3 Comments on “Peaky Blinders”
The example shown is most similar to Clarendon X Condensed Light Face, by American Wood Type Co (Tubbs).
It is fairly close(ish) to William Page’s Clarendon X Condensed Light Face, but, as stated above, is wider than Page’s Clarendon XX Condensed Light Face.
It also has similarities to Hamilton’s No 35, though narrower.
It is heavier than Morgans &Wilcox Clarendon Lightface XX Condensed, but is much more similar to proportions of their Clarendon Lightface X Condensed, unfortunately the proportions of the counter form in the A and cross bar of the E do not match.
As this was produced by an English shop, I looked though examples of English manufacturers as well. Extra (or Double Extra) Condensed Clarendons by English manufacturers are harder to come by than with American manufacturers, and the styles that are condensed enough do not have the serifed crossbar of the E in your example. Miller & Richard gets closest with their Lean Clarendon, but does not seem quite condensed enough to match.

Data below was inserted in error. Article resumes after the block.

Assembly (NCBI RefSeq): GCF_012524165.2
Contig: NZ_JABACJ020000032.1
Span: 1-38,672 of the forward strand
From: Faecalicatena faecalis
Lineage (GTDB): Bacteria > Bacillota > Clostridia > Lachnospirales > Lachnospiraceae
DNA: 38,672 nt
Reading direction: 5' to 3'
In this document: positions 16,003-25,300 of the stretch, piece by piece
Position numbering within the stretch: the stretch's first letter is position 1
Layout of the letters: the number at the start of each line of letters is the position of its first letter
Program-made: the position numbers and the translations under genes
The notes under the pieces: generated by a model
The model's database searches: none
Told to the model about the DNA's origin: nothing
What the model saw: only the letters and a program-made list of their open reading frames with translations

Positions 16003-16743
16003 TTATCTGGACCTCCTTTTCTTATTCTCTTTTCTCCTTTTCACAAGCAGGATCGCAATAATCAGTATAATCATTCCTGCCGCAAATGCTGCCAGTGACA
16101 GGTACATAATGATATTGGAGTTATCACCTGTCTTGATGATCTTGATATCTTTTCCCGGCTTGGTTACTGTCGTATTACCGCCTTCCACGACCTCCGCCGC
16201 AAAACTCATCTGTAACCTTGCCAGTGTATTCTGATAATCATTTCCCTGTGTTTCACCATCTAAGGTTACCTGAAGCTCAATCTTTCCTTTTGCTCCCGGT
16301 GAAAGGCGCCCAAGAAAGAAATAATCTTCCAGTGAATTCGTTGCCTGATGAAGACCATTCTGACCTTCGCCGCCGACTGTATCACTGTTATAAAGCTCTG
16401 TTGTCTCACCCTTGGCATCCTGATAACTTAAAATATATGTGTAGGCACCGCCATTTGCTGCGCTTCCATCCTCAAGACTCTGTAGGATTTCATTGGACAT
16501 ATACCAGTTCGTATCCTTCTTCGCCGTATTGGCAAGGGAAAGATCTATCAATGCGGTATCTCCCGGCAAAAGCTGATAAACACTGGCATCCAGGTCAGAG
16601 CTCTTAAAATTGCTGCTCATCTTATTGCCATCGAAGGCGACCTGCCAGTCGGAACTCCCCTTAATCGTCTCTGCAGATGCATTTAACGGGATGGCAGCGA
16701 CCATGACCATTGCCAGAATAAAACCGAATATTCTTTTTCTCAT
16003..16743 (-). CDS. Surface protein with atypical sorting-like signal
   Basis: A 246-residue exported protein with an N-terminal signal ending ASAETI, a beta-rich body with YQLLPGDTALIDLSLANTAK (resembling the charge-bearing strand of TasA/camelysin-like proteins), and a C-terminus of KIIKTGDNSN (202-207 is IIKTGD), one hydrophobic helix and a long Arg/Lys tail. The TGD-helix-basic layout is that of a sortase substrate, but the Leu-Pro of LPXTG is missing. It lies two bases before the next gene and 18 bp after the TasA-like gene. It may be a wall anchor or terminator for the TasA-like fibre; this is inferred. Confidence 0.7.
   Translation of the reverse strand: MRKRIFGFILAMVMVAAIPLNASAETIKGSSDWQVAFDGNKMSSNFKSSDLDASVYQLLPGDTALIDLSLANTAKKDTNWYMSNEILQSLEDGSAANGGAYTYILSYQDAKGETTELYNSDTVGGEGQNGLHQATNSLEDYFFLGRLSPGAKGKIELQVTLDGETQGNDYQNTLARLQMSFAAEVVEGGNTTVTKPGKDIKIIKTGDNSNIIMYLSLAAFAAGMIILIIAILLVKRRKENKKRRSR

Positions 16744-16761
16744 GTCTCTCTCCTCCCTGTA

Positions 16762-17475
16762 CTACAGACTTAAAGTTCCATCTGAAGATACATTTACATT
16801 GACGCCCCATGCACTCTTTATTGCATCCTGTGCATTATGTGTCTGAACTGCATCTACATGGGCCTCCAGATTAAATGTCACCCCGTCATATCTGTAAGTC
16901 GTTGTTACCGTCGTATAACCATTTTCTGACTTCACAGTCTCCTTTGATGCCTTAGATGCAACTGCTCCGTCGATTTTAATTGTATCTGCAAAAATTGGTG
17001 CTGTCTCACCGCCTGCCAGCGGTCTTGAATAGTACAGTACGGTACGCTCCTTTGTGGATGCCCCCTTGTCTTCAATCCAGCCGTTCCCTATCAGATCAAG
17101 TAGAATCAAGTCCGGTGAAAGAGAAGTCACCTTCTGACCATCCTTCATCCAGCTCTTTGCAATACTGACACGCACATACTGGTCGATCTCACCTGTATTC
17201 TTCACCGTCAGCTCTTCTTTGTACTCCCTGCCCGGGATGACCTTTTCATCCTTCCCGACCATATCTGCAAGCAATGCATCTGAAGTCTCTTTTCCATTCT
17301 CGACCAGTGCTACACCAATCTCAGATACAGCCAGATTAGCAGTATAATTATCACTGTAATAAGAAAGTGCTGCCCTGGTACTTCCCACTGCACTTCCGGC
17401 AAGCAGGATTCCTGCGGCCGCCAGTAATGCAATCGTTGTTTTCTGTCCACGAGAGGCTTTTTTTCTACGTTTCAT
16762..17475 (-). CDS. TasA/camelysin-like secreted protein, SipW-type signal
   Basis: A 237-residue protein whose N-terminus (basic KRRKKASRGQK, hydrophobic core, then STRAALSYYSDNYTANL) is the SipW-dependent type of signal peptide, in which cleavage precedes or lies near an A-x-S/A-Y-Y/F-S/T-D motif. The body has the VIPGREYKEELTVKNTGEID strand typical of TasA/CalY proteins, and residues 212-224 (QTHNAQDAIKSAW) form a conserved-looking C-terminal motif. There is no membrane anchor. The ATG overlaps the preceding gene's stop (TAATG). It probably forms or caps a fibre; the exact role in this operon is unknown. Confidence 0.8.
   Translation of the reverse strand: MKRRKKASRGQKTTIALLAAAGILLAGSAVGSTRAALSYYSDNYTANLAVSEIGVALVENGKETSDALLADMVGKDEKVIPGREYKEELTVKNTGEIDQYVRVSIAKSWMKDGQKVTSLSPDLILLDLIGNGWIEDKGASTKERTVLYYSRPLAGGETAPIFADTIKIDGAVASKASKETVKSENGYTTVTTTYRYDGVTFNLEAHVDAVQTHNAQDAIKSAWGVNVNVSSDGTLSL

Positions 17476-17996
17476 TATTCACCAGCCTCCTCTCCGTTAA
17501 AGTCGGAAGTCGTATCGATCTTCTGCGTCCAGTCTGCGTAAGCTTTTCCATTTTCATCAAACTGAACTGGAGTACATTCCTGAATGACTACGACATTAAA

Matching wood type in notoriously tricky, and finding the exact provenance is often made trickier based on the availability of known specimen books for checking. An image of the actual type blocks and a direct proof of the type forms often helps see useful details a bit more clearly.
(Hope that in some way helps?)
Hi Clif, thanks for the pointer! Roman Wood Type JNL definitely is a digital option that comes very close to the wood typeface used by Momoco. It’s not the font that was actually used, and exhibits a few differences. Most notably, compare the length of the serifs in E (in relation to the middle serifs), the width of the top of A, and the height of the joins (and the shape of the counters) in K and Y.
Other details like the slightly top-heavy B are remarkably similar. Jeff Levine might have based his font on the same design, or a very similar one.